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Fast Fashion and Fast Sewing: Part 2

fast fashion fast sewing 2 (2 of 2)

The male baboon divides other males into two groups – those who rank higher than he does and those who rank lower than he does. What does this mean? That humans aren’t the only animals stuck on status. Even if it is abstract and unrelated to us, we crave knowing other people’s ranking, and we endlessly keep track who’s more or less important. Be real, how many of you check who “likes” a photo or a status on Facebook and/or Instagram? Status is so meaningful to us that when we don’t know someone or something’s position in the universe, we get anxious and uncomfortable. The Russian-American novelist Vladimir Nabokov once said, “I hate arriving in a new town. I have no idea who I tip my hat to and who I can kick into the gutter.”

Last week, I wrote about the what I called “fast sewing.” Briefly put, if fast fashion is an urge to keep up with the newest trends, designers and retailers, which is ever-accelerating, then fast sewing is an urge to keep up with the newest fabrics, sewing patterns and bloggers, which has also increased its speed. I received a lot of thoughtful responses to what I wrote, and a few sparked a new conversation. So, if you don’t mind, I’d like to go off on another tangent.

In many replies, people confessed that the reason they became a “fast sewer” was because they felt pressured to make what everyone else was making. Going back to my first analogy, they evaluated the current sewing scene and realized that everyone ranked above them, and they were at the bottom. I have fallen victim to this too. After seeing Sophie and Lizzy’s Gabriola skirt, I changed my sewing plans, which I rarely do, and made my own.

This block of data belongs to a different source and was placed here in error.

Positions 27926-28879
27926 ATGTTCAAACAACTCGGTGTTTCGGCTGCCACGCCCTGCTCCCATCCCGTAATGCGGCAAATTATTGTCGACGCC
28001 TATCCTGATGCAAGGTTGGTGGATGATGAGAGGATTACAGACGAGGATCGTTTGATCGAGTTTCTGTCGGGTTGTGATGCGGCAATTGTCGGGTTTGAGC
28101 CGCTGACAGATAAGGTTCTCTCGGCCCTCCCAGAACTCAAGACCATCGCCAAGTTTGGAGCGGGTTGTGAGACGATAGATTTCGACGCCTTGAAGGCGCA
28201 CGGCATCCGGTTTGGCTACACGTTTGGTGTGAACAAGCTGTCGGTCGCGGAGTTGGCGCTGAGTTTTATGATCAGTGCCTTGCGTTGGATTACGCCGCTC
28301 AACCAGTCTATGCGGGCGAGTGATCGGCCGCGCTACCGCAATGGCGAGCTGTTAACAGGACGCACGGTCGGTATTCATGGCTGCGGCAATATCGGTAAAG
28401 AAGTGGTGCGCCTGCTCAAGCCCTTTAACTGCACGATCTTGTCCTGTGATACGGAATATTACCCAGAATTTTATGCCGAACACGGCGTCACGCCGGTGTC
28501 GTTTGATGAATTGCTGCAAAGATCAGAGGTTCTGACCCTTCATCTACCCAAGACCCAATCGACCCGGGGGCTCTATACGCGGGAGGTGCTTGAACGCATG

I’m going to speak candidly – I think status is a good thing. Comparing oneself to others, another good thing. Seeing someone else succeed while you don’t, also a good thing. Jealousy, yep, that can be a good thing too. I wish motivation was solely self-inflicted, but in my experience, it has come from seeing what others have and I don’t, and then pushing myself to achieve the same.

You may not agree with me at this point.

fast fashion fast sewing 2 (1 of 2)

In one of the best articles I’ve read in the Wall Street Journal lately, which was actually a commencement speech, Admiral William H. McRaven said to the senior class at the University of Texas at Austin:

“During SEAL training the students are broken down into boat crews. Each crew is seven students—three on each side of a small rubber boat and one coxswain to help guide the dingy. Every day, your boat crew forms up on the beach and is instructed to get through the surfzone and paddle several miles down the coast.

In the winter, the surf off San Diego can get to be 8 to 10 feet high and it is exceedingly difficult to paddle through the plunging surf unless everyone digs in. Every paddle must be synchronized to the stroke count of the coxswain. Everyone must exert equal effort or the boat will turn against the wave and be unceremoniously tossed back on the beach.

For the boat to make it to its destination, everyone must paddle.